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State higher education leaders aim to reinvigorate Master Plan

President Napolitano at January 2014 Regents meeting

UC President Janet Napolitano, center, addressed the UC Regents on the state’s Master Plan for Higher Education. She is flanked by California Community College Chancellor Brice Harris, left, and California State University Chancellor Timothy White, right.

Leaders of California’s three public higher education systems jointly addressed the UC Board of Regents on Wednesday, Jan. 22, and discussed their plans for strengthening implementation of the state’s Master Plan for Higher Education.

Enacted in 1960, the Master Plan made California the first state in the nation to promise a place in higher education for anyone who wanted one. It was landmark legislation that has been credited with helping California build a skilled and educated workforce and establish itself as an international powerhouse of publicly funded research and knowledge. The purpose of the Master Plan remains as relevant today as when it was enacted more than 50 years ago, but California itself is a far different place, UC President Janet Napolitano told the board.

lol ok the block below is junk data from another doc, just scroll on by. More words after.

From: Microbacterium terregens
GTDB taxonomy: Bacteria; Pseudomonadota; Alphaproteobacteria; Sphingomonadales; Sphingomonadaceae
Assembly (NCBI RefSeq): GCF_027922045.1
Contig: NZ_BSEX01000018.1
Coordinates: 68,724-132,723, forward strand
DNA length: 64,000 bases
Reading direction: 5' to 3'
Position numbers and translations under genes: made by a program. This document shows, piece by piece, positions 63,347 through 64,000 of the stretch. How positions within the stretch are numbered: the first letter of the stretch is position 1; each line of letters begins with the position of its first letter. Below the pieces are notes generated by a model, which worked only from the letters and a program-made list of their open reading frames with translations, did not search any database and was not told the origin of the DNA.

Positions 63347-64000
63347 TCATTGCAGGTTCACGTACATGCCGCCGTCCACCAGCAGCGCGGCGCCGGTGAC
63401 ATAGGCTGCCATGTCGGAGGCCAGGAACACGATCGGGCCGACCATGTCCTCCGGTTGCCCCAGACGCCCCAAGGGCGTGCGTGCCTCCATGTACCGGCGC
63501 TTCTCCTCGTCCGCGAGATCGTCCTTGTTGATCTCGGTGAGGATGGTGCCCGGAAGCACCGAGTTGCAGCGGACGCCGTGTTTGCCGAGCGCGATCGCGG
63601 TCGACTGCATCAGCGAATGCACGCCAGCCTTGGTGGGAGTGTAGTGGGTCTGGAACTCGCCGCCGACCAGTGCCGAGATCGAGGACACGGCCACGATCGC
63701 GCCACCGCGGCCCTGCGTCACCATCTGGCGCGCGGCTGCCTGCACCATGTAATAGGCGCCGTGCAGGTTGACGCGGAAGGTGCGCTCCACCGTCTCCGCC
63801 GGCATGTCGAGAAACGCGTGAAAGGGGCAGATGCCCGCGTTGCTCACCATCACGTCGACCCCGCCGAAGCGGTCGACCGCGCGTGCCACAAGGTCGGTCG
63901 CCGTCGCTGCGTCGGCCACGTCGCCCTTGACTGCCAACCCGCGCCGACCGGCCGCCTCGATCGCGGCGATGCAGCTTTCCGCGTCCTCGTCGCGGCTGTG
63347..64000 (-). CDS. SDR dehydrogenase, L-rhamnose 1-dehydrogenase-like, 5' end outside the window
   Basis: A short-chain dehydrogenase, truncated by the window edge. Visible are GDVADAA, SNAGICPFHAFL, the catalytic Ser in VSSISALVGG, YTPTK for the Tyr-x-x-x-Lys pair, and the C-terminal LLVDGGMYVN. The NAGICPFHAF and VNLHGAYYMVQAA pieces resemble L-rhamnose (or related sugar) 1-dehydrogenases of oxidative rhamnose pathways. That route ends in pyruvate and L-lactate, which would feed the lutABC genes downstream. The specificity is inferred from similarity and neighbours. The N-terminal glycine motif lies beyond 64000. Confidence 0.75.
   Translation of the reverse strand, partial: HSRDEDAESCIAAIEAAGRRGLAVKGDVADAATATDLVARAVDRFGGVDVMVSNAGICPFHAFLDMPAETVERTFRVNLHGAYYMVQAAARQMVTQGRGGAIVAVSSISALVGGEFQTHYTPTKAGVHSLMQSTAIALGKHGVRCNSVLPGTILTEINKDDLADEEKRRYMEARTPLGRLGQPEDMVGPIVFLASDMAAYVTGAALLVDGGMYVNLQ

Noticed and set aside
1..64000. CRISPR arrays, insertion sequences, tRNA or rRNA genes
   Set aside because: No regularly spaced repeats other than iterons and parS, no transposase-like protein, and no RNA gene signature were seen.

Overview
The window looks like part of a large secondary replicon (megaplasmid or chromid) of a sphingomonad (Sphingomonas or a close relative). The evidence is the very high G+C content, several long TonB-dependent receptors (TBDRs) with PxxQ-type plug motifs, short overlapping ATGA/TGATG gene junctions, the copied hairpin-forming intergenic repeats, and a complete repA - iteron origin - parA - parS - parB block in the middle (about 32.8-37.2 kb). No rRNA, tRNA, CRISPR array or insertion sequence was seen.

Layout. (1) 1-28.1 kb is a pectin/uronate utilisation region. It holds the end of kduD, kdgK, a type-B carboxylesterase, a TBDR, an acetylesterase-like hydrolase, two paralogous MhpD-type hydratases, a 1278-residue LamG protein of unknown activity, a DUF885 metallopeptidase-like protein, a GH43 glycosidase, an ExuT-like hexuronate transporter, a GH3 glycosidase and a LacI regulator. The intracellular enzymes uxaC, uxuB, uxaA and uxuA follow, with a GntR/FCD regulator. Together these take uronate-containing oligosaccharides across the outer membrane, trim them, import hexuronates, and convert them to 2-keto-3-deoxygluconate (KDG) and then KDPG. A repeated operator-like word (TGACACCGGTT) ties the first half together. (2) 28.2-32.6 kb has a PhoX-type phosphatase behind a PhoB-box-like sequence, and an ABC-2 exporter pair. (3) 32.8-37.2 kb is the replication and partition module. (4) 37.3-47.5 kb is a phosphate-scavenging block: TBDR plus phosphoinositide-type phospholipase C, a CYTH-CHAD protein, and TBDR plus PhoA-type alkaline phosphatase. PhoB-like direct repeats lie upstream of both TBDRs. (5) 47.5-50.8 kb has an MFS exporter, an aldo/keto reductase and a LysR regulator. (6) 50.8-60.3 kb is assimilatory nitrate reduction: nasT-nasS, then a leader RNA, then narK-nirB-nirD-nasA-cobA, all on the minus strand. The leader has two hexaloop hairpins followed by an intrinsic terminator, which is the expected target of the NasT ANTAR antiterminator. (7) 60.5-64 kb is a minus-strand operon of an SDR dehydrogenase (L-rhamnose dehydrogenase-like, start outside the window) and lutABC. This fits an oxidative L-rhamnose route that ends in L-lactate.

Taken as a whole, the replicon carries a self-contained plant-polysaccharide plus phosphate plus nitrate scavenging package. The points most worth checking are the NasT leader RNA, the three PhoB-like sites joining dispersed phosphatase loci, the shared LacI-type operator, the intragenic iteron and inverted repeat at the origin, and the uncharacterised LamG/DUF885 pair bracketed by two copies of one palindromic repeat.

“We must look at the Master Plan today in terms of how we collaborate, how we cooperate . . . always with the education of the next generation in mind,” she said. To that end, Napolitano, California State University Chancellor Timothy P. White and California Community College Chancellor Brice W. Harris sketched out a variety of new ways the three systems plan to work together to better serve students.

Among their goals: developing a new student-centered Web portal that makes it easier for community college students to track their academic progress toward being eligible to transfer to a UC or CSU campus.

 Although still in the formative stages, the three system leaders envision a shared website that would make the transfer process more transparent — both in terms of which courses any particular students need to transfer to CSU or UC, and what kind of financial aid is available to them.

See Content Strategy Manager Carolyn McMillan’s full story.

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  1. Jennifer Damico Murphy January 28, 2014 Reply

    While considering a new system for progress toward transfer, the three educational systems may want to consider an automated approach to transcript processing. Right now tens of thousands of transcripts are issued between community colleges and the UC/CSU. If the organizations had a system to transmit the data application, processing could be significantly enhanced for the institutions but also for the students.

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